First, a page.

Why Does Honey Come in Bear-Shaped Bottles?

The adorable design helped launch one small honey farm to national success.
The cutest bottle on the shelf.
The cutest bottle on the shelf. / CSA-Printstock/DigitalVision Vectors/Getty Images (bear honey bottle); Justin Dodd/Mental Floss (question mark)

If you’re at all familiar with Winnie the Pooh, you know there’s nothing bears love more than a sweet helping of honey (they like bees, too). But bears don’t make honey. So why do we often squeeze the sticky substance out of bear-shaped bottles?

The cute condiment container has a somewhat surprising origin story. Its creation came about from a 1957 dinner party between Ralph and Luella Gamber— founders of Dutch Gold Honey—and their friends Woodrow and Rita Miller. While brainstorming ideas for novelty honey containers, the group landed on the idea of a honey bear. As Ralph Gamber put it, “We just figured a bear likes honey, why not a bear of honey?”

This concept launched their small hobby farm to national success, and helped popularize the bear bottle design. The original product certainly had room for improvement—it leaked and could get quite sticky, and details like the nose and eyes were hand-painted—but over time, all those quirks were worked out and the process of manufacturing them became much more streamlined.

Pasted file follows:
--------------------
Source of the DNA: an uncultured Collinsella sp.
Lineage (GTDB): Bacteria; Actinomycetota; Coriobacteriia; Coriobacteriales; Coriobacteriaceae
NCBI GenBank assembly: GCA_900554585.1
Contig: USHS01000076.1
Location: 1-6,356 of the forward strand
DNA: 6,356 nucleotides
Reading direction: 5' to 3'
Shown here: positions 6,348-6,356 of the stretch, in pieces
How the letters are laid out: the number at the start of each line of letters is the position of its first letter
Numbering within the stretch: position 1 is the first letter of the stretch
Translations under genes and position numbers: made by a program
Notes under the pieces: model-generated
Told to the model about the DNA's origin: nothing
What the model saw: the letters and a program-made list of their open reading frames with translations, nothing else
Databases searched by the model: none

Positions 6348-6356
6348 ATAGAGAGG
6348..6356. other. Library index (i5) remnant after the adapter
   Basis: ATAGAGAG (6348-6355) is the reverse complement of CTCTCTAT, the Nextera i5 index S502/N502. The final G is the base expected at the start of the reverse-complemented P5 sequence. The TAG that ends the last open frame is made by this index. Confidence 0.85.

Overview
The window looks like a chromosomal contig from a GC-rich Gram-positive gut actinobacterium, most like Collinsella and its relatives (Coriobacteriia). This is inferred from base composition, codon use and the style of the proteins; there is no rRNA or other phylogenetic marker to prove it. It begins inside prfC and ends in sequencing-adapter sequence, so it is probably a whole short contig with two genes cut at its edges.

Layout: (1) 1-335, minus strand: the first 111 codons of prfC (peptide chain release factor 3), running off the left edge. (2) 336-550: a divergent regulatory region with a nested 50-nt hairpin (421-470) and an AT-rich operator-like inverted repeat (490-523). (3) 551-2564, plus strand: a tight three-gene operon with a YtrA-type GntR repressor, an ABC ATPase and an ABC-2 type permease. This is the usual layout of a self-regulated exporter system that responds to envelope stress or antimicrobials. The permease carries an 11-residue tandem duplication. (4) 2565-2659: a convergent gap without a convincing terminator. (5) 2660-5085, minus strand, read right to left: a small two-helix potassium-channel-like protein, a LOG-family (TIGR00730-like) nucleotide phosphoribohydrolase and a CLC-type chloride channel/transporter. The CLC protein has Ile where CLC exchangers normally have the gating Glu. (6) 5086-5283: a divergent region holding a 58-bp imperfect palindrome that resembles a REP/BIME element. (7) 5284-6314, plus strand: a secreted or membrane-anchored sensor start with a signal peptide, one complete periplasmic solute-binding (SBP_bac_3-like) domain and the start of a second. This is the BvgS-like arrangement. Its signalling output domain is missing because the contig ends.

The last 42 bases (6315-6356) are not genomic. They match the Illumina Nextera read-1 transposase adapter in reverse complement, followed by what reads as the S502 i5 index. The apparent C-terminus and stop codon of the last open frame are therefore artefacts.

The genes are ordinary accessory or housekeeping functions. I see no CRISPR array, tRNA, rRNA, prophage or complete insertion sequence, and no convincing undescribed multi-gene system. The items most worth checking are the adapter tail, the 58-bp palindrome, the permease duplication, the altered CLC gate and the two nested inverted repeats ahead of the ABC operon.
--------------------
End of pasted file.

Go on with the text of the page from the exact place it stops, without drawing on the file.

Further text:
It’s worth mentioning that the Gambers’ idea wasn’t entirely original. In 1952, a man named Edward Rachins actually filed a patent for his own bear-shaped bottle, followed by a slew of other animal-shaped containers

The Gambers never filed a patent for their design, which is why you’ll see all sorts of honey sellers use similar bottles for their products. The couple came up with the idea when Winnie the Pooh was really popular—in fact, Pooh creator A.A. Milne died the year before their 1957 dinner party—and didn’t want their viral product to attract any potential legal trouble.

Their iconic honey bear was nameless for decades, but that’s no longer the case. Dutch Gold celebrated the 50th anniversary of their honey-shaped bottle in 2007. As part of the festivities, the company held a naming contest for the famous bear, with Nugget coming out on top. 

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